Search Engine optimisation, or SEO, usually involves a two step process of on-page optimisation and off-page optimisation. It is the art/science of manipulating the pages of your website and building backlinks that are easily accessible by search engine robots, so they can be easily spidered and indexed.
A spider is a robot (bot) that search engines use to check millions of web pages very quickly and sort them by relevance. A page is indexed when it is spidered and deemed appropriate content to be placed in the search engines results.
The art and science of understanding how search engines identify pages that are relevant to a query made by a visitor, and designing marketing strategies based on this, is called search engine optimisation / optimization.
Search engines offer the most cost effective mechanism to acquire 'real' and 'live' business leads.
It is found that in most cases, search engine optimisation delivers a better ROI than other forms of internet marketing channels such as online advertisements, e-mail marketing and newsletters, affiliate, pay per click advertising, and other digital campaigns and promotions.
All the major search engines including Google, Yahoo! and Live Search (MSN) consider ethical backlinks as a popularity vote. Google in particular, calculates the importance of a page by the number of such 'votes' it receives. Not only that, Google also assesses the importance of the pages that are involved in the voting process.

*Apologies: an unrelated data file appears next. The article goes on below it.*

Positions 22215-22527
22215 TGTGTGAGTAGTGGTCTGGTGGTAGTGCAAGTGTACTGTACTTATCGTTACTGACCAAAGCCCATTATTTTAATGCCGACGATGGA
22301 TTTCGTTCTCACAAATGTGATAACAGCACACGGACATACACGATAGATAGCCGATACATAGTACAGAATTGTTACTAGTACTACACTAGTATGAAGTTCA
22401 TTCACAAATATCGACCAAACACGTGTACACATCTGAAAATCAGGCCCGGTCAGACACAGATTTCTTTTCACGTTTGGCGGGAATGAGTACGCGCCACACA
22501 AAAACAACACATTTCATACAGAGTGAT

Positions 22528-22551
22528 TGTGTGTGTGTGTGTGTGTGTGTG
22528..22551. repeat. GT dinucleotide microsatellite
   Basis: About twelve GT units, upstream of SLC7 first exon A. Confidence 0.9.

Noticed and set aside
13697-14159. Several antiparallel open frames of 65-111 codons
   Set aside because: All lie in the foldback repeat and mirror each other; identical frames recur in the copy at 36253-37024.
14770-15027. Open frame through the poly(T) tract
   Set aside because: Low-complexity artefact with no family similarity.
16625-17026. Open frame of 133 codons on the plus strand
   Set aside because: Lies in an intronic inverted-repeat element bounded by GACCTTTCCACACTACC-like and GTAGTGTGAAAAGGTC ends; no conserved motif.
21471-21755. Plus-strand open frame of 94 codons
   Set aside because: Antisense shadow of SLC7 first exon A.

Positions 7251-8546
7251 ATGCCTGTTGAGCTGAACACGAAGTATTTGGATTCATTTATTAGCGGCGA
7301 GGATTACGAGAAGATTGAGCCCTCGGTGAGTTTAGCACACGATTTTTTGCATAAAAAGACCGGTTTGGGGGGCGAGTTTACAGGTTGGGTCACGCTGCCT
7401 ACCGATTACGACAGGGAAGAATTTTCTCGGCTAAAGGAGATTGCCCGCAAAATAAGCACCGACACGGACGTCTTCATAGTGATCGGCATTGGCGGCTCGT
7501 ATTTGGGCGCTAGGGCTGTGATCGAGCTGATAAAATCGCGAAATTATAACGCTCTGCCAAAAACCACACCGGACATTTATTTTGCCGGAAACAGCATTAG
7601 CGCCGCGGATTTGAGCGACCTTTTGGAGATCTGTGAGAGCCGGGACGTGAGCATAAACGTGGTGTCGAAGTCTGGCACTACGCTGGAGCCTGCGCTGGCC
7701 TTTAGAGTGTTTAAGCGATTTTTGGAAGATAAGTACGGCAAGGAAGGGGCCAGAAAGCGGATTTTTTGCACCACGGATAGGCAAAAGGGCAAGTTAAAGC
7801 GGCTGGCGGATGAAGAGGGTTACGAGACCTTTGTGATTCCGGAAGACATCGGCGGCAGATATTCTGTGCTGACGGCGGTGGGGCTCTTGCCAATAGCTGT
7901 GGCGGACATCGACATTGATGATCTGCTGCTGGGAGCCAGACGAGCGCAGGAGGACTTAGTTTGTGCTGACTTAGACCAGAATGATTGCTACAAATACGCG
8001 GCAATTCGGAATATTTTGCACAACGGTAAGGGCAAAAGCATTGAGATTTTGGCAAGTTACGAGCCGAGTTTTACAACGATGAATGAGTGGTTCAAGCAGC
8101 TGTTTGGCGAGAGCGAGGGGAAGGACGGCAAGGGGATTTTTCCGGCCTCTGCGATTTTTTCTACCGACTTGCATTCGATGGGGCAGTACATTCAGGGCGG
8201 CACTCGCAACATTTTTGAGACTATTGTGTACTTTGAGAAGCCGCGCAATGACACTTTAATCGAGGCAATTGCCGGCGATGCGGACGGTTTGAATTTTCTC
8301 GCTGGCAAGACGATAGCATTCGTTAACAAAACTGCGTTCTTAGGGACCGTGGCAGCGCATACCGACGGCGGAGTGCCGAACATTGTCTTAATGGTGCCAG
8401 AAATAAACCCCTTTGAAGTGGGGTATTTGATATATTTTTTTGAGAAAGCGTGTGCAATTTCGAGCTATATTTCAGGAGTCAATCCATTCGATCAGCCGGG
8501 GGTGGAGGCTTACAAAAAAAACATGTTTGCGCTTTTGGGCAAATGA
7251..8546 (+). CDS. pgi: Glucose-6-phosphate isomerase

Consequently, pages that are themselves ahead in ranking and are important in that way, also help to make other pages important.
One thing to note here is that Google’s technology does not involve human intervention in anyway and uses the inherent intelligence of its algorithms to determine the ranking and importance of any page.
Unlike some its conventional counterparts, Google is a search engine which is hypertext-based. This means that it analyzes all the content on each web page and factors in fonts, subdivisions, and the exact positions of all terms on the page. Not only that, Google also evaluates the content of its nearest web pages. This policy of not disregarding any subject matter pays off in the end and enables Google to return results that are closest to user queries.
Google has a very simple 3-step procedure in handling a query submitted in its search box:
When the query is submitted the web server sends the query to the index servers. The Index Server is exactly what its name suggests, it consists of an index. Much like the index of a book which displays where the particular page containing the search term is located in the entire book.
After this, the query proceeds to the doc servers, and these servers actually retrieve the stored documents. Page descriptions or 'snippets' are then generated to describe each search result.
These results are then returned to the user in less than one second! (Normally.)
Every three months or so, Google updates their index by recalculating the PageRanks of each of the web pages that they have crawled.
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